Accredited institutions establish, in their own regulations, the access requirements to courses, methods to obtain the final qualification, learning objectives and programmes, length of courses, fees, the number of fellowships available, methods for awarding grants and their amount.

Courses can also be organised through consortia and agreements with other public and/or private, Italian or foreign universities and research institutes (international doctorate) and with enterprises involved in research and development (industrial doctorate). However, qualifications are always issued by university institutions.

High level arts and music education institutions (Afam) offer third-cycle courses called equivalent to university PhDs.

Courses are organised in all areas and sectors of high level arts, music and dance education.

Afam institutions can offer third-cycle courses also through consortia and agreements with other Afam institutions, universities and other public or private, Italian or foreign institutions.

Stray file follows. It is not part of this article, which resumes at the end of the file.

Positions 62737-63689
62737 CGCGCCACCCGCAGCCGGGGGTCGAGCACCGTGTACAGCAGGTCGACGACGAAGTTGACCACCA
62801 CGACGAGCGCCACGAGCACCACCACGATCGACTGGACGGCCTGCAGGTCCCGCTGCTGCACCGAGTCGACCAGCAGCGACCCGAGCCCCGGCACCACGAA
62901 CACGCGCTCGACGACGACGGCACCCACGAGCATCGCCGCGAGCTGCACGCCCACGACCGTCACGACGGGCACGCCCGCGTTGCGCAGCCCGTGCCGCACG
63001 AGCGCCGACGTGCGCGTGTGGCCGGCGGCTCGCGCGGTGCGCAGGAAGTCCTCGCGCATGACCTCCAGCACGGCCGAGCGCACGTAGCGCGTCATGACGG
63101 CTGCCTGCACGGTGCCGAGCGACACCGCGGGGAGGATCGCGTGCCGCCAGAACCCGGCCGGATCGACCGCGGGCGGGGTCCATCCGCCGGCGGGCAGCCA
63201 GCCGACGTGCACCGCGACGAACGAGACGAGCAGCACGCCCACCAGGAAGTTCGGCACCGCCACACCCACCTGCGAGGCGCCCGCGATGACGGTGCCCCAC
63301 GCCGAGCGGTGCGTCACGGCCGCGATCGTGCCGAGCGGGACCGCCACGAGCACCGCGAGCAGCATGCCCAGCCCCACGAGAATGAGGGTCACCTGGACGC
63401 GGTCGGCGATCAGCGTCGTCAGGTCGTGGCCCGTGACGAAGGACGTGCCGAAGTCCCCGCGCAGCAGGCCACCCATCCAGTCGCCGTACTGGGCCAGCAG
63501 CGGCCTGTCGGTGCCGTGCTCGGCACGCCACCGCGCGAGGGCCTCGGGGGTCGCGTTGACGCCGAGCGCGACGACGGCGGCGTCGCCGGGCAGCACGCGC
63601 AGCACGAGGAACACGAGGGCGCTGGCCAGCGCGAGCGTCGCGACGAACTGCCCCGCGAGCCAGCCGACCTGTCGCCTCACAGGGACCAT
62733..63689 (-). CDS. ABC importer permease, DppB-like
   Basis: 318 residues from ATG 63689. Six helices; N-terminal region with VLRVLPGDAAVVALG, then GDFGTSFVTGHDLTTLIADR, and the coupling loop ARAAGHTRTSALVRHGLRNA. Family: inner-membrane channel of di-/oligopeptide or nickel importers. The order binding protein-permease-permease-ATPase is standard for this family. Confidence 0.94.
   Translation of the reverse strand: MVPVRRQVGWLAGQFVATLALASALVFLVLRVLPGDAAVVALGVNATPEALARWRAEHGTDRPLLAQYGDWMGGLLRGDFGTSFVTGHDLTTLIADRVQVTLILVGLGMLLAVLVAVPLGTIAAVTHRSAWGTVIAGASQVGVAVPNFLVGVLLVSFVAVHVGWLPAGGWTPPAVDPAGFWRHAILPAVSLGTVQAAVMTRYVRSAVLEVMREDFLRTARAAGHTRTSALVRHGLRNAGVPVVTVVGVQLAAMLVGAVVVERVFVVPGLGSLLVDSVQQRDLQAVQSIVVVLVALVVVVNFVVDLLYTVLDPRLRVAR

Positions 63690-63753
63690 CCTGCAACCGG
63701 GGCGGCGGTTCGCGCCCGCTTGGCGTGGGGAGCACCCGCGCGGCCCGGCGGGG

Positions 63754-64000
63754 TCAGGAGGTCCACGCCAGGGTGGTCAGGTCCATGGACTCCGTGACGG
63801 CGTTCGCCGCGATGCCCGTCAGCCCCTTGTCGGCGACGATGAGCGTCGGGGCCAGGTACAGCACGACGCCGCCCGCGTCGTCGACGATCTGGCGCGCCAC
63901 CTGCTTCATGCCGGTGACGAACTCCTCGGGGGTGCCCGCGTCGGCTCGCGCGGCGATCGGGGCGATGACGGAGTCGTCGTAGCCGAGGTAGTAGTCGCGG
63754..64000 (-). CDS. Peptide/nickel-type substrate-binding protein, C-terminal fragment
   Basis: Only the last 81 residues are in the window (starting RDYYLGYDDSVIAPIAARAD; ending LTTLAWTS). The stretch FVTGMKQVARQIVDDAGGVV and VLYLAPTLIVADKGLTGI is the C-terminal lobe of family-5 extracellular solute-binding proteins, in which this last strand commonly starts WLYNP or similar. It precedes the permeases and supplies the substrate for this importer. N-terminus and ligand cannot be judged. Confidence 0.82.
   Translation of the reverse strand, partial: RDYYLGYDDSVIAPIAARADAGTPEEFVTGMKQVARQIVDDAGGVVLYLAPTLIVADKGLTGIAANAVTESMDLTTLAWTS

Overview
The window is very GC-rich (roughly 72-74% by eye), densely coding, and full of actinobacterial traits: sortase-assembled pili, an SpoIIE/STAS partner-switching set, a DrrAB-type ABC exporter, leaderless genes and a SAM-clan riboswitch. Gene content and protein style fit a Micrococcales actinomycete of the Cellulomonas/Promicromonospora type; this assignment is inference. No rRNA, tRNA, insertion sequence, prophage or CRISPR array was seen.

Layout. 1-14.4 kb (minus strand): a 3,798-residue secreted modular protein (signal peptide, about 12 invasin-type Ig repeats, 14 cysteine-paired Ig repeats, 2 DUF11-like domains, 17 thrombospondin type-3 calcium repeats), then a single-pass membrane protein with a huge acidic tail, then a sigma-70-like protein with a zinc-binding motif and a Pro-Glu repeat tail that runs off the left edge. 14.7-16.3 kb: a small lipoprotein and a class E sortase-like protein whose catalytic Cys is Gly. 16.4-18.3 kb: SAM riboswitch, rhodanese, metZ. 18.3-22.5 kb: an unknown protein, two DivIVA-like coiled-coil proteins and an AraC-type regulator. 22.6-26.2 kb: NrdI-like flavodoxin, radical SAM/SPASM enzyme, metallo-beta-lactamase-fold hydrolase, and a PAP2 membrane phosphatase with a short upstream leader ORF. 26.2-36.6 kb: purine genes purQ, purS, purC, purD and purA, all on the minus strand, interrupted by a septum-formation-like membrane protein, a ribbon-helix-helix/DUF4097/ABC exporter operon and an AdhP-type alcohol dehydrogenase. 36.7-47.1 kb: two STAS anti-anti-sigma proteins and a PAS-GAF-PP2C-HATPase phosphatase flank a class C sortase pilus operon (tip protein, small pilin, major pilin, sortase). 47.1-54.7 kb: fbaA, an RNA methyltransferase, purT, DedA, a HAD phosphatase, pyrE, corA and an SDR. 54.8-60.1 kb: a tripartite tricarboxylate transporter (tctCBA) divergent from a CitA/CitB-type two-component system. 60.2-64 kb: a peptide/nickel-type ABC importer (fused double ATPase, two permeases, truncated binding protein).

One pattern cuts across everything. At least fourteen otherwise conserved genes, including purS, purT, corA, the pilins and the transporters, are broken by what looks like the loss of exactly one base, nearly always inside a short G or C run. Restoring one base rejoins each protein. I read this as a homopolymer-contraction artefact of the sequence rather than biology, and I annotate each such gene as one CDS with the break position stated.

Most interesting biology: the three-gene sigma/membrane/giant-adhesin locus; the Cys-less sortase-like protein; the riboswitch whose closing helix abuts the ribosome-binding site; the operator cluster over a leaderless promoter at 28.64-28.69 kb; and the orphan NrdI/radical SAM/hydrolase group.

Both university and Afam third-cycle courses have a minimum length of 3 years.

Admission Requirements

Access to third-cycle programmes at both universities and Afam institutions requires passing a public competition.

To access the public competition for university third-cycle programmes, a second-cycle qualification (laurea magistrale), or other equivalent qualification obtained abroad, is required.

Access to the competition is open also to those who, at the date of the competition, do not have the qualification required. However, in case of positive outcome, they should get the qualification within the 31st October subsequent to the competition.

The call should be in both Italian and English and be published on the website of the institution offering the doctoral course, on the ministry of education website and on Euraxess. Moreover, the call should indicate the number of available posts, access requirements, assessment criteria, tests (written and/or oral), grants available and costs for future PhD students.